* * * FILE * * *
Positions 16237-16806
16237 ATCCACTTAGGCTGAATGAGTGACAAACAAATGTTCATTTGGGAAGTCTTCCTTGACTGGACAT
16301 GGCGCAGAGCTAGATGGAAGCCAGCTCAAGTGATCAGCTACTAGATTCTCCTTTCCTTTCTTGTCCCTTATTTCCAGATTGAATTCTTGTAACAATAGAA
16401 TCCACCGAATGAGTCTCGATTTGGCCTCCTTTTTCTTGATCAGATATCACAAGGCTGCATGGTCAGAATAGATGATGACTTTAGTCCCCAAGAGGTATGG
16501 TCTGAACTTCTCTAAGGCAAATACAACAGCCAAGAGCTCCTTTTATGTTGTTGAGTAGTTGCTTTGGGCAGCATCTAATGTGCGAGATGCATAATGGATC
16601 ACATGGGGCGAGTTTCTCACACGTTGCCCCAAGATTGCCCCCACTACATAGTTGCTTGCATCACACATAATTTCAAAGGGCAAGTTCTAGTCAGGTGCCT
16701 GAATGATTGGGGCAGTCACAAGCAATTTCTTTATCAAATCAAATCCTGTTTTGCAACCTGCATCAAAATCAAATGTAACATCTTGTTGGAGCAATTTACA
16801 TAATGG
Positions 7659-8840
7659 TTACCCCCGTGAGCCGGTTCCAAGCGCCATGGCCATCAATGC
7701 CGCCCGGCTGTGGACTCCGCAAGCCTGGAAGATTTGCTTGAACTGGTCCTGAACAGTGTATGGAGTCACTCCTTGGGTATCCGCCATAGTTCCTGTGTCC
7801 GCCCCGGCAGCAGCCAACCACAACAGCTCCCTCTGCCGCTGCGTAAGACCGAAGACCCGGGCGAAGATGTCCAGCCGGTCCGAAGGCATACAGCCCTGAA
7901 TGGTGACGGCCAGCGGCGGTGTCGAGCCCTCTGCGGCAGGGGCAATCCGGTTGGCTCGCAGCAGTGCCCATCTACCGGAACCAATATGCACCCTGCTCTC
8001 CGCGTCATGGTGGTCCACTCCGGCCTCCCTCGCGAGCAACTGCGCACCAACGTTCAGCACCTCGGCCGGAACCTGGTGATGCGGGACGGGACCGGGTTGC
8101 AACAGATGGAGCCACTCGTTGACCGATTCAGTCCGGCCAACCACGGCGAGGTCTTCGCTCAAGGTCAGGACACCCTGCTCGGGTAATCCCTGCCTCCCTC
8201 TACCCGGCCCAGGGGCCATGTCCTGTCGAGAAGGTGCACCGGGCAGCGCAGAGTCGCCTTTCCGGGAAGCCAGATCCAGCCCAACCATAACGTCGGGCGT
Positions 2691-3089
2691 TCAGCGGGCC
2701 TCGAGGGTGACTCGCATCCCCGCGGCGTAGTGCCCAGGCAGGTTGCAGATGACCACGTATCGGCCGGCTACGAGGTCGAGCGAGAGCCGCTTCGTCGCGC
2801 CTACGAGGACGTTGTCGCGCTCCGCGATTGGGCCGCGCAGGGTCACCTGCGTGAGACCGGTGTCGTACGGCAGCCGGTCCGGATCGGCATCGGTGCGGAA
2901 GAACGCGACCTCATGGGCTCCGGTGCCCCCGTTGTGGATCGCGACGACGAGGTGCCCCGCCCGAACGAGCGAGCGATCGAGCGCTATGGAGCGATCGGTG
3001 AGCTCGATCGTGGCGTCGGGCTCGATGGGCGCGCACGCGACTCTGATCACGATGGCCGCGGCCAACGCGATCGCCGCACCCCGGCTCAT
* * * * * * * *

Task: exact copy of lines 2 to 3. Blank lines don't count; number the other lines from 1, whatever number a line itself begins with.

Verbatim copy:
16237 ATCCACTTAGGCTGAATGAGTGACAAACAAATGTTCATTTGGGAAGTCTTCCTTGACTGGACAT
16301 GGCGCAGAGCTAGATGGAAGCCAGCTCAAGTGATCAGCTACTAGATTCTCCTTTCCTTTCTTGTCCCTTATTTCCAGATTGAATTCTTGTAACAATAGAA